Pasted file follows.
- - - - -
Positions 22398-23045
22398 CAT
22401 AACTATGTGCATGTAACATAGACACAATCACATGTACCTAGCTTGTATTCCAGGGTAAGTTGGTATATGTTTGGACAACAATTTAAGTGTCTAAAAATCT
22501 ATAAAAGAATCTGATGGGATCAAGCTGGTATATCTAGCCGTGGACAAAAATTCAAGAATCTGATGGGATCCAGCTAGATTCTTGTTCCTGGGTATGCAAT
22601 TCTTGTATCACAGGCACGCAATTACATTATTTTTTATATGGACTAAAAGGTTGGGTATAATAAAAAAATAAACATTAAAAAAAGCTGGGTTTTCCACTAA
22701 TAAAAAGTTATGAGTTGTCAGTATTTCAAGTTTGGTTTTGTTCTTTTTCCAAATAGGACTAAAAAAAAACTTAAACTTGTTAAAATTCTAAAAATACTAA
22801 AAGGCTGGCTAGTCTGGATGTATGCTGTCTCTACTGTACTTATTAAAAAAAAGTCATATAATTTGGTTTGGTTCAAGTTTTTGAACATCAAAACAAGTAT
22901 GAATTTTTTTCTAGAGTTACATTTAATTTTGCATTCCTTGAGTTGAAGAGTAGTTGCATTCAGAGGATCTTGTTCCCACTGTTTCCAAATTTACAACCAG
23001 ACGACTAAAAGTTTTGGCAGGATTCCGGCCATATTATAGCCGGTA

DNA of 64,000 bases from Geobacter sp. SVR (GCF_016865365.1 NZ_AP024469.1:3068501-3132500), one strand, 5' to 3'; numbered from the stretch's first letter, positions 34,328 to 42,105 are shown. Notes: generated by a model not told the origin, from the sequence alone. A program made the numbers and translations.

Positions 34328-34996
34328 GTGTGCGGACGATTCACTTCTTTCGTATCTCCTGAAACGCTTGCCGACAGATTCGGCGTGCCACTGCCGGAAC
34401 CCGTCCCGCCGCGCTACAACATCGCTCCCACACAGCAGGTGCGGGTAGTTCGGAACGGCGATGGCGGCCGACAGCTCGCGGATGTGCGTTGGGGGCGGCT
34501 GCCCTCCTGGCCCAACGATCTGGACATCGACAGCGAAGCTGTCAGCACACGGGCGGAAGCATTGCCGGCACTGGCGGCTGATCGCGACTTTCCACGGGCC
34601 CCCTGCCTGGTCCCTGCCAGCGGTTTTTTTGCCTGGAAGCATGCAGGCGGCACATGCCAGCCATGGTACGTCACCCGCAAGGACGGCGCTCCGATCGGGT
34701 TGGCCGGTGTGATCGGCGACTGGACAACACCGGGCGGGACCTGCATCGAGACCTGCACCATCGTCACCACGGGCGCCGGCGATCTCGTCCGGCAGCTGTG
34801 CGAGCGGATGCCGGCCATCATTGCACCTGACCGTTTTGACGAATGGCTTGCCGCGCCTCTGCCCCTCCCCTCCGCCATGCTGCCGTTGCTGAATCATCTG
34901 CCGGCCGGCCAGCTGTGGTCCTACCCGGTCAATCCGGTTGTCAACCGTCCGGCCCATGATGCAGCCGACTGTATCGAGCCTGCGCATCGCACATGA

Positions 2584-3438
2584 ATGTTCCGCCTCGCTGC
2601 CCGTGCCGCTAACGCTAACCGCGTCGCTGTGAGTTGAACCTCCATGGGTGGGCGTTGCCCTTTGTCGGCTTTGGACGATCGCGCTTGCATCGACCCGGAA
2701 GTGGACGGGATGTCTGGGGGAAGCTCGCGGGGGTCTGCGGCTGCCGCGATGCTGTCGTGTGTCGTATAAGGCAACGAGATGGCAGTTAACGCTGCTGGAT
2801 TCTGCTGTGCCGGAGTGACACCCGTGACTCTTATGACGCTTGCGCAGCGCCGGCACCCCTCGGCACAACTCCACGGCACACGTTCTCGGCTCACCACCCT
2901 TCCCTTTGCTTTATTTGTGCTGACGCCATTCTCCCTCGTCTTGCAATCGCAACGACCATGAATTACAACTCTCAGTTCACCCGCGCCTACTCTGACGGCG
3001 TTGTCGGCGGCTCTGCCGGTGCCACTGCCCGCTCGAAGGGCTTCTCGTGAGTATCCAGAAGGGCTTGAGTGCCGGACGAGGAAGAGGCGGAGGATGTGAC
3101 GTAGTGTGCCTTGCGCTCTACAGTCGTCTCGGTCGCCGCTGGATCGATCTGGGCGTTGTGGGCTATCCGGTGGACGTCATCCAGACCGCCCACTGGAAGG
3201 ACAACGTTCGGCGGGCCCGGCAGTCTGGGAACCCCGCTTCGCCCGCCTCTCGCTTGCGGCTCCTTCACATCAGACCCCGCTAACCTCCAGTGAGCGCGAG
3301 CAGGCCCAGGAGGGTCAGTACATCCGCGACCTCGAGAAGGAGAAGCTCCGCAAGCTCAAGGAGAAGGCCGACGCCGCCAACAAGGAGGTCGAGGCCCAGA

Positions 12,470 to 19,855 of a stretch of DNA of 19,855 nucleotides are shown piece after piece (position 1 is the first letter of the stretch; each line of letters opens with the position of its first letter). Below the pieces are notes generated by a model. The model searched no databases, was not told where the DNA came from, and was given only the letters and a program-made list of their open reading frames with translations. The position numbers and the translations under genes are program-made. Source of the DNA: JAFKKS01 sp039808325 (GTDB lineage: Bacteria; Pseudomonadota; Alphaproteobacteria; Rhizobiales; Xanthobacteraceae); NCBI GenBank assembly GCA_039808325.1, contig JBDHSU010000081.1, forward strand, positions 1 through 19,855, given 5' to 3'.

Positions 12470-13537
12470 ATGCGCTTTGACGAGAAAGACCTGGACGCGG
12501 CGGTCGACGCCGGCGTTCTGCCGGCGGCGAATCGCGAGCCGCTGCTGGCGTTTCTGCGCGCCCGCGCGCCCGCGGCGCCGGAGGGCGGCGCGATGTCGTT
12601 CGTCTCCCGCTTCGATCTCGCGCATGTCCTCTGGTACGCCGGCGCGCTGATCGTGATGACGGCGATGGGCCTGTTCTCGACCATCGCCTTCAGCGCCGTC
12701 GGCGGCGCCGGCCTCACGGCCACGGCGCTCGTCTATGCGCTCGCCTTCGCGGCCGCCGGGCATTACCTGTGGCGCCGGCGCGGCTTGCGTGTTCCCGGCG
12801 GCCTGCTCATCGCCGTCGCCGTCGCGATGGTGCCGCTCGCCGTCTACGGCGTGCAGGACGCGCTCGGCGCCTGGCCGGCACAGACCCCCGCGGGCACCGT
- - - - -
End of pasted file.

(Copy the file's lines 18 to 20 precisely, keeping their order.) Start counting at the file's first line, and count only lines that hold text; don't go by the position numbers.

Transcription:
34901 CCGGCCGGCCAGCTGTGGTCCTACCCGGTCAATCCGGTTGTCAACCGTCCGGCCCATGATGCAGCCGACTGTATCGAGCCTGCGCATCGCACATGA

Positions 2584-3438
2584 ATGTTCCGCCTCGCTGC